As a means of furthering peoples’ knowledge of that which spurs curiosity, amazement and disbelief (and maybe apathy), here is another set of odd but true snippets of information.
•The more full a refrigerator is, the more energy-efficient it is.
Maybe, but I don’t think that justifies leaving lots of yucky outdated stuff in there.
•Squirrels are to blame for most power outages in the U.S.
Maybe, but I’m convinced some of those squirrels are about 6-feet tall, walk on two legs and wear hard hats. Incidentally, the American Public Power Association’s “Squirrel Index” indicates that squirrel attacks on electrical systems are most common from May to June and October to November.
•There’s a sport called “squirrel fishing,” in which participants try to catch squirrels and lift them into the air by using a nut on a fishing pole.
Right. And largemouth bass sometimes cause power outages.
•In the time it took for you to read this sentence, about 50,000 cells in your body died and were replaced by new ones.
So if I read a lengthy novel, do I become a brand new person?
•The opposite of an albino animal is a melanistic animal, which is black instead of white.
But there’s no such thing as a melanistic panther, right?
•An Australian man once tried to sell New Zealand on eBay.
The bidding went up to $3,000 before eBay noticed and deleted the post. Heck, I’d give $4,000 for Auckland alone.
•Fossils have been found of a “mega penguin” that was over six feet tall and weighed more than 250 pounds.
I’ll bet the Mega Penguins gave the Mondo Seals everything they could handle when both squads made it to the Antarctic Bowl.
•The average person spends two weeks of their life sitting at traffic lights.
Maybe, but they also spend about four months listening to stupid music while on hold.
•Some financial experts consider Lego toys a better investment than stocks, bonds or gold.
Just once, I’d like to see a TV commercial with William DeVane urging people to buy Legos.
•In Slovakia, people have “Christmas Carp” that live in the family bathtub for a few days before being eaten.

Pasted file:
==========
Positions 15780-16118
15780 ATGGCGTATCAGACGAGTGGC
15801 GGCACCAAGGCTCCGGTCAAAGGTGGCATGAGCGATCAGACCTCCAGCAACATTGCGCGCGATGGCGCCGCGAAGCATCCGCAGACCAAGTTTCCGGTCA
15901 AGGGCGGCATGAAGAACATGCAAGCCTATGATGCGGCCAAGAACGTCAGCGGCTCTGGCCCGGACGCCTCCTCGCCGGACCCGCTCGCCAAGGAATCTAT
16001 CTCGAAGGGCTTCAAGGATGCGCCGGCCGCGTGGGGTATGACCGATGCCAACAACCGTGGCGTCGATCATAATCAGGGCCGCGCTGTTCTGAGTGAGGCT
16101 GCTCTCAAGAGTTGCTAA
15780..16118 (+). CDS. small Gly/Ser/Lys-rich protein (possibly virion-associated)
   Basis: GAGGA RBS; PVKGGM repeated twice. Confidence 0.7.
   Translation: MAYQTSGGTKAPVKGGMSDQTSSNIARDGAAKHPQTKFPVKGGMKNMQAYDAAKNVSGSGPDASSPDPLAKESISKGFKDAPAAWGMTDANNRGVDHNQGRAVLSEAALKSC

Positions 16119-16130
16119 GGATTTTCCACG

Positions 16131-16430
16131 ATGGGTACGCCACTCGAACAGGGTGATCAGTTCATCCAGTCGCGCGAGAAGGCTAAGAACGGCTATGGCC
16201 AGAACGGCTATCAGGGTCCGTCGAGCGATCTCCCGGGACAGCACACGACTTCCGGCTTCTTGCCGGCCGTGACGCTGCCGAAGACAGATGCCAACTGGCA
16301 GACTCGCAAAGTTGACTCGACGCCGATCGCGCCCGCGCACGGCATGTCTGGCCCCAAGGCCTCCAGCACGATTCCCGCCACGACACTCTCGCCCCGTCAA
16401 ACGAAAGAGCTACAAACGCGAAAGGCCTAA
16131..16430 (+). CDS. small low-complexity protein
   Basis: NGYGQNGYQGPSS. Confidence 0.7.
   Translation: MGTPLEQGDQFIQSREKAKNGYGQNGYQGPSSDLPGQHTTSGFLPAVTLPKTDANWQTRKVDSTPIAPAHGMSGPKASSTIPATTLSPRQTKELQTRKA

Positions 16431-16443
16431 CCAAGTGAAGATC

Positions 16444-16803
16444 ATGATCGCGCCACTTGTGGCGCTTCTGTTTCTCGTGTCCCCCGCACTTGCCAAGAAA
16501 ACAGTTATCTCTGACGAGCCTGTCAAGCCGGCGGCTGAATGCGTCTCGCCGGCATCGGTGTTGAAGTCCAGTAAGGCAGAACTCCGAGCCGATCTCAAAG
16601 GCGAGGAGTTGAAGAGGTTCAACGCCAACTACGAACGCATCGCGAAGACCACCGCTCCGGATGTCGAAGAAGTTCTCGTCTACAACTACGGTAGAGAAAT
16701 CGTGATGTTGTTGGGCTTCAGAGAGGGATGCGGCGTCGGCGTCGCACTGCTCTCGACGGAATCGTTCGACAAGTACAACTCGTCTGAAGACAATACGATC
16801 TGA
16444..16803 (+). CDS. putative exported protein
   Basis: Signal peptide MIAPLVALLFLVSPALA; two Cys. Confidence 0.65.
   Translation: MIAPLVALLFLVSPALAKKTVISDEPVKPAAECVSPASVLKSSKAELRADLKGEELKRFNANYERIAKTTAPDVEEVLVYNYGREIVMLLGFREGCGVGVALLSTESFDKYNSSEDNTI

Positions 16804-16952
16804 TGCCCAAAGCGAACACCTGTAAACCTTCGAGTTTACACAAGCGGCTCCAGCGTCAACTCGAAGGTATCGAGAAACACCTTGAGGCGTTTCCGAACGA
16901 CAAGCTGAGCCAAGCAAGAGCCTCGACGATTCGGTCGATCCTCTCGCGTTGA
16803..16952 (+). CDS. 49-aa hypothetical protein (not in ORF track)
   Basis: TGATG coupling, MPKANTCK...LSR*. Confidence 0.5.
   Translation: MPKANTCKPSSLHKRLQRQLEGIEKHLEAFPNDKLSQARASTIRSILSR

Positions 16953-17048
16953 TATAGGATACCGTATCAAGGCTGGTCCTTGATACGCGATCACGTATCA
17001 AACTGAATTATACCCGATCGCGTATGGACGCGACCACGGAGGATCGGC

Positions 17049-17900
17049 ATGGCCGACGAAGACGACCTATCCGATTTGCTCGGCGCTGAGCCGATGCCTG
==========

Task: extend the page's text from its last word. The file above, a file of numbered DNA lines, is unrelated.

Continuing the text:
Wow, I hope there’s a shower, because I don’t like the idea of sharing the tub with dinner.
•China censored the word “censorship.”
And I’ll be they also promote the idea of not promoting anything, because it’s a country where the government CAN have it both ways.
•There’s a village in Norway named Hell.
I feel like there is epic irony in the fact the place freezes over every winter.
•In Utah, birds have the right of way on a highway.
Have I missed something? Do people in Utah cruise around in airborne vehicles like on The Jetsons?
•Only 4.5% of applicants are accepted into Harvard University, but only 2.6% of applicants land a job at Walmart.
So maybe you were right that time you said a person working at Wally World was “a rocket scientist.”
•Barry Manilow didn’t write his hit song, “I Write the Songs.”
So now I’m questioning who sang it. Maybe it was one of those Milli Vanilli guys.
•In Switzerland, you can hire clowns to scare the heck out of your kids on their birthday.
I always knew it: Just because you’re paranoid doesn’t mean those clowns aren’t out to get you.
•A group of unicorns is called a blessing.
But I’d say that if you see a group of unicorns, you’re probably more cursed than blessed.
•Hunting unicorns is legal in Michigan.
“Hey, there’s a bunch of ’em! What a blessing!”
•When watermelons are grilled or baked, they can be used as a meat substitute.
So maybe restaurants should offer “watermelon steak” for vegetarians and vegans. Maybe it could be served with a side of cantaloupe fries.
•An art collector once paid $10,000 for a “non-visible” sculpture called “Endless Tank of Oxygen.”
And lots of politicians get paid far more than that for non-visible work called “Endless Flow of Hot Air.”
•George Washington opened a whiskey distillery after his time as president.
I imagine ol’ George could not tell a lie about his product’s quality.
•Allodoxaphobia is the fear of opinions.
In my opinion, some opinions should indeed be feared. Incidentally, allomyaphobia is the fear of personal opinion, and I don’t think anybody in America suffers from it.
•Cows moo with regional accents.
So I guess cows from Georgia go “moo, y’all,” and cows from Manitoba go “moo, eh.”
•Most residents of Iceland believe in elves.
Sorry Santa, but to Icelanders, elves are not tiny figures who build toys, but resemble humans and can range in size. Welcome to Rivendell.
•A human could swim through a blue whale’s veins.
I figure that’s gonna take a while.
So there you go; just a handful of examples of how there’s just no end to the wonder in this wild, wacky and whimsical world.
Doug Davison is a writer, photographer and newsroom assistant for the Houston Herald. Email: email@example.com.